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Python Main Functions

It’s common for functions to call other functions, in programming generally.

This can make it hard to see where the “entry point” of a program is. Where does the program actually start executing?

For this reason, computer programs often have a function called main, which gets called before any other function. Main itself then calls other functions.

In Python there’s nothing special about functions called main, but it’s common to define one as the entry point for your program.

def greeting():
    print("Hello there!")

# This main() just calls greeting twice.
def main():
    greeting()
    greeting()

# We need to actually call main to start the program.
main()
Hello there!
Hello there!

Conditionally Executing Main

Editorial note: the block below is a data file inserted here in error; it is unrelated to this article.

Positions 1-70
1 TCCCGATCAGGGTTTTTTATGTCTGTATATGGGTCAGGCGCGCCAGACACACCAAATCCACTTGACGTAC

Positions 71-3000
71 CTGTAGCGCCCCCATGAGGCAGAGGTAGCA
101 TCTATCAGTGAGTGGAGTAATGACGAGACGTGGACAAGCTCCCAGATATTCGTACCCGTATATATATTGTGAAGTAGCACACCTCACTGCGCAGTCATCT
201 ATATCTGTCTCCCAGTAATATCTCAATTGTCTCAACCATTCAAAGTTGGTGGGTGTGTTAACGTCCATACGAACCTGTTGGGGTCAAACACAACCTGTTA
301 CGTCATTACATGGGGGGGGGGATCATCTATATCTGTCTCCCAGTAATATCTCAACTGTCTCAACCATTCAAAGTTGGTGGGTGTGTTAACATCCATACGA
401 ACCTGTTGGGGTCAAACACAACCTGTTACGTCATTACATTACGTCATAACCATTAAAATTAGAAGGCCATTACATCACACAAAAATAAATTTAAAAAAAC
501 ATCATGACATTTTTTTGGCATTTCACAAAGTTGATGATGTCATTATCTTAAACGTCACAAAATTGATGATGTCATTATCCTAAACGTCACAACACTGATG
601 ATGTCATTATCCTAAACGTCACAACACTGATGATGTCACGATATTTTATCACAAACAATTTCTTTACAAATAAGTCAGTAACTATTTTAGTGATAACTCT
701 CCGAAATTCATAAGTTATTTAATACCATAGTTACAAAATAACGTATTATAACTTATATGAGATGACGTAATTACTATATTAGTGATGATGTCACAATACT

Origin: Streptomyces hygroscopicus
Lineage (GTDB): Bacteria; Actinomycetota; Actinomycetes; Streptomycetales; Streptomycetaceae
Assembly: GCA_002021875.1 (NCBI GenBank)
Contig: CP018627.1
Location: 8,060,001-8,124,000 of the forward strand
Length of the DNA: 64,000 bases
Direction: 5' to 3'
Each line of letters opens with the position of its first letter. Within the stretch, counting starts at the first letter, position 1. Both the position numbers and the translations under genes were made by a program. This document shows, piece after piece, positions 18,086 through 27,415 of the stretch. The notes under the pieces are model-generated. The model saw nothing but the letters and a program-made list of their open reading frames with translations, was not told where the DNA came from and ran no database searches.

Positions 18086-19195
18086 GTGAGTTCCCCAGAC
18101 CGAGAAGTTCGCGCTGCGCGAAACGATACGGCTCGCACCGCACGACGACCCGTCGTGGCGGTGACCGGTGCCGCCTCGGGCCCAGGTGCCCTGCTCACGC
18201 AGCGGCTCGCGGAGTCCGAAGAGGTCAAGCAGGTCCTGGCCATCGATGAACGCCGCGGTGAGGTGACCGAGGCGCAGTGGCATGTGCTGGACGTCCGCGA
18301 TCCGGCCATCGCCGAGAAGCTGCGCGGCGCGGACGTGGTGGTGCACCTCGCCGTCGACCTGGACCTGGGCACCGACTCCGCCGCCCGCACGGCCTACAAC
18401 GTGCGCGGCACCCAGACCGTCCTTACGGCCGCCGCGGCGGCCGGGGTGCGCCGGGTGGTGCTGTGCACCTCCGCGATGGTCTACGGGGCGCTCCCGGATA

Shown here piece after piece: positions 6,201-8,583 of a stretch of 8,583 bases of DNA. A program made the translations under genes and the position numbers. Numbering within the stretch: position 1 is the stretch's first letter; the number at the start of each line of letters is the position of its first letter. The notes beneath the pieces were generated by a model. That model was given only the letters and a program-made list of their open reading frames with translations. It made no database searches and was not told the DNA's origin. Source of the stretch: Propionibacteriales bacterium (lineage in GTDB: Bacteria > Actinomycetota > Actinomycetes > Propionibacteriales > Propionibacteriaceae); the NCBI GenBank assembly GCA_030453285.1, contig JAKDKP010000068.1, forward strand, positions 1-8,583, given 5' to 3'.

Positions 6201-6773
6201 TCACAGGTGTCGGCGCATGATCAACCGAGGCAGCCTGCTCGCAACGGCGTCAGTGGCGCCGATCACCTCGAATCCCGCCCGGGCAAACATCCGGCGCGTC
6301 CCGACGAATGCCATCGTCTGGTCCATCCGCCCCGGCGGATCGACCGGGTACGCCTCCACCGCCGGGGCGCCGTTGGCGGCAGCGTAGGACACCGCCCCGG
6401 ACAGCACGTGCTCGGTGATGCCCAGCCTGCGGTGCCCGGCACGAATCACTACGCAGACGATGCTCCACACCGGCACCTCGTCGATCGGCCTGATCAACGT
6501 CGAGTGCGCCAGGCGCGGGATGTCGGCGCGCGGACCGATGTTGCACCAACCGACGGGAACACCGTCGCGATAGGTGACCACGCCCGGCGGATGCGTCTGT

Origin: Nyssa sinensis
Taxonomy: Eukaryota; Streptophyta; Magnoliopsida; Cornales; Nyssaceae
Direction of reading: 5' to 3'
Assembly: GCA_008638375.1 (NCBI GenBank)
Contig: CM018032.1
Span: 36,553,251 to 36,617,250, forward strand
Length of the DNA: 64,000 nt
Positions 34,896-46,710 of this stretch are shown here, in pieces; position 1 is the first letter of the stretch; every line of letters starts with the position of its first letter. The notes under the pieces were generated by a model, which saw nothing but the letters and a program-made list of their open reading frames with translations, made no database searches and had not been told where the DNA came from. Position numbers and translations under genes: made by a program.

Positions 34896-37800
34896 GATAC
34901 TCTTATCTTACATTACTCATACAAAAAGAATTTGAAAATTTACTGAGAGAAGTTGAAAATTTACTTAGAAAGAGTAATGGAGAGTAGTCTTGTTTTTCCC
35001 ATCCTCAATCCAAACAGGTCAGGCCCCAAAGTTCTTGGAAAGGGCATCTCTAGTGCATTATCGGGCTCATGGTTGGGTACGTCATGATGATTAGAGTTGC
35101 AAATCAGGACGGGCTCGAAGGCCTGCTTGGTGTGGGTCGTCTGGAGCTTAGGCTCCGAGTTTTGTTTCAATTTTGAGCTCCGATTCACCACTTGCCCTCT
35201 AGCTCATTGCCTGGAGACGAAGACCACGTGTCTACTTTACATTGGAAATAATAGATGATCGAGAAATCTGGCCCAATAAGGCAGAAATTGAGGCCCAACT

A problem arises in Python from the fact that you can load files as modules in other files, enabling you to use a file’s functions in another file.

When a module is loaded, its code gets executed. This means that if it contains a main, that will also get executed. But you only want main to be called if you’re actually running the file as a program, not loading it as a module.

We can avoid running main when the file is a module using the __name__ variable. When the file is run as a program, this variable will contain the text “__main__“. When the file is loaded as a module, it will contain the name of the module instead.

def greeting():
    print("Hello there!")

# This main() just calls greeting twice.
def main():
    greeting()
    greeting()

# Only run main if this file is run
# directly from the commmand line.
if __name__ == "__main__":
    main()
Hello there!
Hello there!

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